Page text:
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GERMANY / BERLIN, PHOENIX-CITY
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|GERMANY / BERLIN, PHOENIX-CITY (55 photos)|| Send this reportage|
|More than 60 years after the downfall of the Third Reich and 20 years after the fall of the wall, the cradle of the two major totalitarian regimes of the 20th century fully assumes its vocation as the “capital of European memory”.|
|© P. Forget./TheReportage.com|
|70,000 tons of bombs, 80,000 dead, 75 million cubic meters of rubble: in the days following the end of the Second World War, Berlin, given over to disease and famine, provided a vision of the end of the world.|
More than 60 years after the downfall of the Third Reich and 20 years after the fall of the wall, the cradle of the two major totalitarian regimes of the 20th century fully assumes its vocation as the “capital of European memory”.
Yet, despite the multiplication of its commemorative monuments, the city has not transformed itself into a vast memorial. On the former Eastern side, many socialist murals have disappeared from the buildings and hectoliters of pastel stucco have covered the pox-ridden façades of Prenzlauer Berg. The Potsdamer Platz has imposed its futurist silhouette and the government’s new quarter, which seals the definitive union of the two Berlins, has ostensibly turned its back on the past.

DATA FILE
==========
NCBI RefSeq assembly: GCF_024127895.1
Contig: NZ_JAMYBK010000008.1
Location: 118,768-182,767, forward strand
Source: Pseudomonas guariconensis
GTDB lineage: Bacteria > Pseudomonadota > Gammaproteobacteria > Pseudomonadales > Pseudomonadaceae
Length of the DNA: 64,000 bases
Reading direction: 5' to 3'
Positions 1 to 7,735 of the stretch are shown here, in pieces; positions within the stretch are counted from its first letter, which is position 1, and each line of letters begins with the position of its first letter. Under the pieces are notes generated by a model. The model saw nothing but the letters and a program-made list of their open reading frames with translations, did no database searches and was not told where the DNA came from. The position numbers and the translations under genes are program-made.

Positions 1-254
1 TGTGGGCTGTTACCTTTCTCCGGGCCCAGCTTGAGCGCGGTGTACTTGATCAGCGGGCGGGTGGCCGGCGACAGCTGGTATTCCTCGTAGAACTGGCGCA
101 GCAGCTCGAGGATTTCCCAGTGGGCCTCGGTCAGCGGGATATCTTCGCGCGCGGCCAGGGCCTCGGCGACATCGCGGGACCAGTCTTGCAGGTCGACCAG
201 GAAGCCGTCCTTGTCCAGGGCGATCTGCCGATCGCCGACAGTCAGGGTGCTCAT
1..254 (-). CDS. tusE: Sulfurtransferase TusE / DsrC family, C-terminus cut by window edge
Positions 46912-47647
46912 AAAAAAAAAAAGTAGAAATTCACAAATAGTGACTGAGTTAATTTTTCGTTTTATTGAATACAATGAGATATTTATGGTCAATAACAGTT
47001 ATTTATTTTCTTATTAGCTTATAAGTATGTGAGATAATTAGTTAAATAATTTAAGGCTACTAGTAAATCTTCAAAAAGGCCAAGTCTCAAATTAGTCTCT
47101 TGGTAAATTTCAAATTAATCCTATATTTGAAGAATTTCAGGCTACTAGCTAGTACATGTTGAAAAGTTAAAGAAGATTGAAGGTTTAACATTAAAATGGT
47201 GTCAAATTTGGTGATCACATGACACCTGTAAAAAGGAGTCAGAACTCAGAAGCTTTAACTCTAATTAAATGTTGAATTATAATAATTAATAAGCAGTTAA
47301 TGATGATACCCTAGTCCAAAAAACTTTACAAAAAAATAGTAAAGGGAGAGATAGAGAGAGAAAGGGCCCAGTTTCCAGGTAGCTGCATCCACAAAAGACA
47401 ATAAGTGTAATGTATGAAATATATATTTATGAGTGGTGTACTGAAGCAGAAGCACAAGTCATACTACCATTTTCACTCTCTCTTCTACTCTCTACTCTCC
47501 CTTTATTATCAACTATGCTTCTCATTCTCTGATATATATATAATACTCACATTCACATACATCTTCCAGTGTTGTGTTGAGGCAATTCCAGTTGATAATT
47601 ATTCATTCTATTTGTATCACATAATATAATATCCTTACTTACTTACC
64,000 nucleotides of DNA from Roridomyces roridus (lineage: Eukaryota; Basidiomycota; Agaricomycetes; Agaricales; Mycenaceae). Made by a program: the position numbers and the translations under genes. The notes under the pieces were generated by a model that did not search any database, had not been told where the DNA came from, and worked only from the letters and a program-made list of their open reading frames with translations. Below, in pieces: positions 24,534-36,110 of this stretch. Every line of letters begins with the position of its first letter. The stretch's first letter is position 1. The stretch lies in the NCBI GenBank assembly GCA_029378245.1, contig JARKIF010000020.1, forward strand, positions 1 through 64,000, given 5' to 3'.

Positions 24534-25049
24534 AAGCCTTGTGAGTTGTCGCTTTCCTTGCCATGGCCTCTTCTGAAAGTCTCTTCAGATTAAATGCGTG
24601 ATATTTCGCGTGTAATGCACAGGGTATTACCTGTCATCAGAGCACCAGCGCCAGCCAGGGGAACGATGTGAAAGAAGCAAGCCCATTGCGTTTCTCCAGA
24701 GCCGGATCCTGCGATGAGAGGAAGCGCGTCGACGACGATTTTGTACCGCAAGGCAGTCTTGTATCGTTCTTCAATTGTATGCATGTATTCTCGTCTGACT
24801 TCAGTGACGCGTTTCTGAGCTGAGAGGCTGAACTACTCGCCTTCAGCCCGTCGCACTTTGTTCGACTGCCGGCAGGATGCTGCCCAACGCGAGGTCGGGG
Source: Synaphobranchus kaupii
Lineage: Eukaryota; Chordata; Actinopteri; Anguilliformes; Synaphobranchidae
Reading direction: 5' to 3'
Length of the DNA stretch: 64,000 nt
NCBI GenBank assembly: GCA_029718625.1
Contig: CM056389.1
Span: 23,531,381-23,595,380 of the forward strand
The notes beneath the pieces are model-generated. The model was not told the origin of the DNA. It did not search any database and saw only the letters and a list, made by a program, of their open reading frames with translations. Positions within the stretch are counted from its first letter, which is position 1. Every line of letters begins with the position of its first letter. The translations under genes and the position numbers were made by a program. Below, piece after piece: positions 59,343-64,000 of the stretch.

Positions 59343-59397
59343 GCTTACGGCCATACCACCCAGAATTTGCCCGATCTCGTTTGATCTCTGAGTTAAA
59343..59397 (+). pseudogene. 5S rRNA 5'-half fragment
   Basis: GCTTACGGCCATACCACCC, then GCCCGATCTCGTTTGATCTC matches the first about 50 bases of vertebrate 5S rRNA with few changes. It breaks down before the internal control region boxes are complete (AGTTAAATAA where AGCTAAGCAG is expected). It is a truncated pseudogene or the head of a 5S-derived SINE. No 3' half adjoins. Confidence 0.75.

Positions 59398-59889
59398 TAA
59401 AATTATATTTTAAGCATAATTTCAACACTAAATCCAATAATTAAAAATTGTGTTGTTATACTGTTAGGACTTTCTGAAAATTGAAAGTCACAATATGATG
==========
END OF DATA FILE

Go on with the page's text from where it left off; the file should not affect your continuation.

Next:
Other buildings that symbolize Berlin have followed the double principle of destruction and reconstruction: as in the case of the majestic Reichstag, which, stripped of its rags of the 1950s-1960s, has regained its structure of 1894… spectacularly adorned by an ultramodern cupola. But it’s also the case for the greatest absentee: the Wall.
Through some irony to which only history holds the secret, this impervious frontier, of which we do not stop celebrating the collapse, remains the main tourist attraction in Berlin and so it has to be partially preserved. In the Friedrichshain, the municipality continues maintaining the 1300-odd meters of the East Side Gallery at the cost of a small fortune.